Seven years after the recession began, Millennials are just starting to feel optimistic about their future. After watching their parents struggle financially, Millennials are still cautious about their financial situation, but according to new data from investment management firm BlackRock’s (BLK) Global Investor Pulse Survey, 65% of Millennials feel positive about their financial future.
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At the time of the crisis, Millennials didn’t have significant assets, according to Hollie Fagan, head of BlackRock’s Dedicated Registered Investment Advisor business. But now after having worked for a few years and accumulating income, the largest living generation in America is ready to invest. “Millennials are a very engaged group of investors. They’re searching online for investment ideas and interested in financial planning,” said Fagan.
BlackRock’s survey concluded that Millennials, compared to Generation Xers and Boomers, are the most serious about financial planning. Watching their parents struggle has forced Millennials to think critically about their financial futures, according to Fagan.
Financial planning is also logistically easier for Millennials than it is for their parents and grandparents. “This is the first generation that has grown up with mobile banking,” says Fagan when speaking about the convenience technology has given Millennials for financial planning. The Survey also noted the booming popularity of robo-advising, online wealth management services that provide algorithm based financial planning.
While Millennials are doing more research on investing and are willing to be active investors (although they still hold high amounts of cash), 62% of those surveyed by BlackRock said that investing was like gambling and that what you might earn through investing, isn’t worth losing your money for. “While they indicate that they are very engaged and found to be the most willing to take risks, having seen what their parents went through has certainly tainted their view of investing” says Fagan.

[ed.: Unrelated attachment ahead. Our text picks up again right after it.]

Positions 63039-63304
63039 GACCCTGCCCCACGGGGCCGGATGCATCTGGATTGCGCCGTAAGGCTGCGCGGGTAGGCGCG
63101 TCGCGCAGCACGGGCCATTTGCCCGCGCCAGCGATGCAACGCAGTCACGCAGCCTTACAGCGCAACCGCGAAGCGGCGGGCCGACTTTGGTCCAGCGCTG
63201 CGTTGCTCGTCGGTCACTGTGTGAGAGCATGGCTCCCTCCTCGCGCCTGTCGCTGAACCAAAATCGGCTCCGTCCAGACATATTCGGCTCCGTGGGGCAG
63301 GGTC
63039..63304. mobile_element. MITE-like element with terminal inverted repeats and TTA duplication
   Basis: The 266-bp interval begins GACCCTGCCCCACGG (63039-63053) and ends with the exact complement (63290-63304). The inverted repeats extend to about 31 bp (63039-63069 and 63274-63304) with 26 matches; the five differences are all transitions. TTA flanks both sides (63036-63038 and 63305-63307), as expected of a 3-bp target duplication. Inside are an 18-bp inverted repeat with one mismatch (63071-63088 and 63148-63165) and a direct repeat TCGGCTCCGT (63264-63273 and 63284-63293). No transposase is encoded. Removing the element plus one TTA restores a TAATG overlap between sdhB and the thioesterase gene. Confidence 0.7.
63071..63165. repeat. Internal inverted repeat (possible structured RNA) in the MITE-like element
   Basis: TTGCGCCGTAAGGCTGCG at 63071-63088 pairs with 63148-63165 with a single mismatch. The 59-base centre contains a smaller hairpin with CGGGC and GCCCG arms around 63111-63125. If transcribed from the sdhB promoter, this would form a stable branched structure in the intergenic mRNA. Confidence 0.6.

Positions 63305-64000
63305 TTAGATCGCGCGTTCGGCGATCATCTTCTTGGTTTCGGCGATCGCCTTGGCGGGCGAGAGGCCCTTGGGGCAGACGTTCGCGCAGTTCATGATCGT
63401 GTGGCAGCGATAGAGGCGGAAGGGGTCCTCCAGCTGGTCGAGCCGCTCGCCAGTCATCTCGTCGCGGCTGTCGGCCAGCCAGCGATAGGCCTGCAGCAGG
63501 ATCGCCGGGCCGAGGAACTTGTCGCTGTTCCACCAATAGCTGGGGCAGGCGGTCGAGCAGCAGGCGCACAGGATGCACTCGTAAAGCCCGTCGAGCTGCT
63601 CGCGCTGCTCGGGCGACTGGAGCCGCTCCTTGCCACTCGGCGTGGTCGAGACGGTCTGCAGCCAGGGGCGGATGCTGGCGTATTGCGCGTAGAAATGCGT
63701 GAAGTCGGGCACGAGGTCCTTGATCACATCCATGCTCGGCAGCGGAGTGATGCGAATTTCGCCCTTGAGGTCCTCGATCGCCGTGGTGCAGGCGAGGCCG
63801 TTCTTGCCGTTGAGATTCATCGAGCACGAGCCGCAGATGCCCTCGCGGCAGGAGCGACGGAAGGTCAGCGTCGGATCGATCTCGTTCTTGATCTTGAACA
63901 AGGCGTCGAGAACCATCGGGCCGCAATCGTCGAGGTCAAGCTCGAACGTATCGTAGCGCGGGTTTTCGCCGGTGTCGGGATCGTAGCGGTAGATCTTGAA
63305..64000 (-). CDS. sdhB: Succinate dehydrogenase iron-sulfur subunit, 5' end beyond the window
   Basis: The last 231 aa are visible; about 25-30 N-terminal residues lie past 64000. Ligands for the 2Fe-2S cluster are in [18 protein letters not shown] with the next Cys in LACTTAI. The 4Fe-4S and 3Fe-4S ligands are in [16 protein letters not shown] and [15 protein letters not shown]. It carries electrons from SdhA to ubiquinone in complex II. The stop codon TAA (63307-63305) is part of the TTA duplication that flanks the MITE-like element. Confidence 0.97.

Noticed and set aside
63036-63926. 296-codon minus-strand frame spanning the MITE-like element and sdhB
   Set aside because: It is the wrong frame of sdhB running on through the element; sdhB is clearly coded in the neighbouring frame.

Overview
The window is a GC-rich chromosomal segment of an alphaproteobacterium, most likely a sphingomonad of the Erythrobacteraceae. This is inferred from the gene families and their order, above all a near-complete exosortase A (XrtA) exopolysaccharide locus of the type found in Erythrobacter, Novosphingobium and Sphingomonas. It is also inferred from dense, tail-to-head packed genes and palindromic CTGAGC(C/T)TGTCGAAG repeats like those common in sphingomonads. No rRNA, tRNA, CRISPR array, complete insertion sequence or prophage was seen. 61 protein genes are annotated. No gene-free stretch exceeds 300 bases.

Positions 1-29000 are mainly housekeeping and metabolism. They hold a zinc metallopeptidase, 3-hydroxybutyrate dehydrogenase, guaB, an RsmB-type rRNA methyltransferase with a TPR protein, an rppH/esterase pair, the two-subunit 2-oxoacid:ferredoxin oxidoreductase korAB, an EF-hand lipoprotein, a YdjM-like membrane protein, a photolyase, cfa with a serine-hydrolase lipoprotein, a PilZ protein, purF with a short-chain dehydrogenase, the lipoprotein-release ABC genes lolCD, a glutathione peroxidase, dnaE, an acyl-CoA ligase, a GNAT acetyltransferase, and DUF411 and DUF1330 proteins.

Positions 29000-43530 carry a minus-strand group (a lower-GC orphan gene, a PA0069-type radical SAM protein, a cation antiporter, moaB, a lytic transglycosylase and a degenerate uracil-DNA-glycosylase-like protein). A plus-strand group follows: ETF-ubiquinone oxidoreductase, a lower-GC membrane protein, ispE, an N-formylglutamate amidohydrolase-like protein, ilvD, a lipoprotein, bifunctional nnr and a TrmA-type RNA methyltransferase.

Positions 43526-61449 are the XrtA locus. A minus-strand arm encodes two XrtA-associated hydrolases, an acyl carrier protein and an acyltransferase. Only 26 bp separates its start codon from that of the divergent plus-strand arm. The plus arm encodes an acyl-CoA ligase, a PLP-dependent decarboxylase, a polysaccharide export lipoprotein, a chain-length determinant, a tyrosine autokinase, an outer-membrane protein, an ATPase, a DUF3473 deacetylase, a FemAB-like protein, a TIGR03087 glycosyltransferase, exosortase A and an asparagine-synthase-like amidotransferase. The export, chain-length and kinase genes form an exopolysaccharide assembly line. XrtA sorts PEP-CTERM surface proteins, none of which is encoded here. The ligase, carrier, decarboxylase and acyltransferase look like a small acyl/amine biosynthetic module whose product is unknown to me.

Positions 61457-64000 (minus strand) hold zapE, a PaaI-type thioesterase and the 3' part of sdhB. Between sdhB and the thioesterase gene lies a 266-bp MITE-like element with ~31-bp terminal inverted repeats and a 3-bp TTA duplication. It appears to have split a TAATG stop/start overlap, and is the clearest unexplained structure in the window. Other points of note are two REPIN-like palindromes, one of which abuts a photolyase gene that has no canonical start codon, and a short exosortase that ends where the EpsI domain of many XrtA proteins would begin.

And Millennials are flocking to retirement 401k plans, showing caution about their financial future. While older generations still believe that Social Security will play a significant role in their retirement income, Millennials aren’t buying the government program. A recent Vanguard survey concluded that Millennials have higher rates of participation in 401k plans than other generations do. BlackRock found that 61% of Millennials have started saving for retirement.
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What’s making it difficult for them to save is the size of their paycheck, followed by the high cost of living and student loans.
Despite beginning to save for retirement, BlackRock found that Millennials are the most likely to be confused about retirement planning, with 45% not knowing where to turn to when asking for financial advice. “Millennials are doing the research themselves for retirement, but it’s not as straightforward as investing in a mutual fund or online banking,” said Fagan.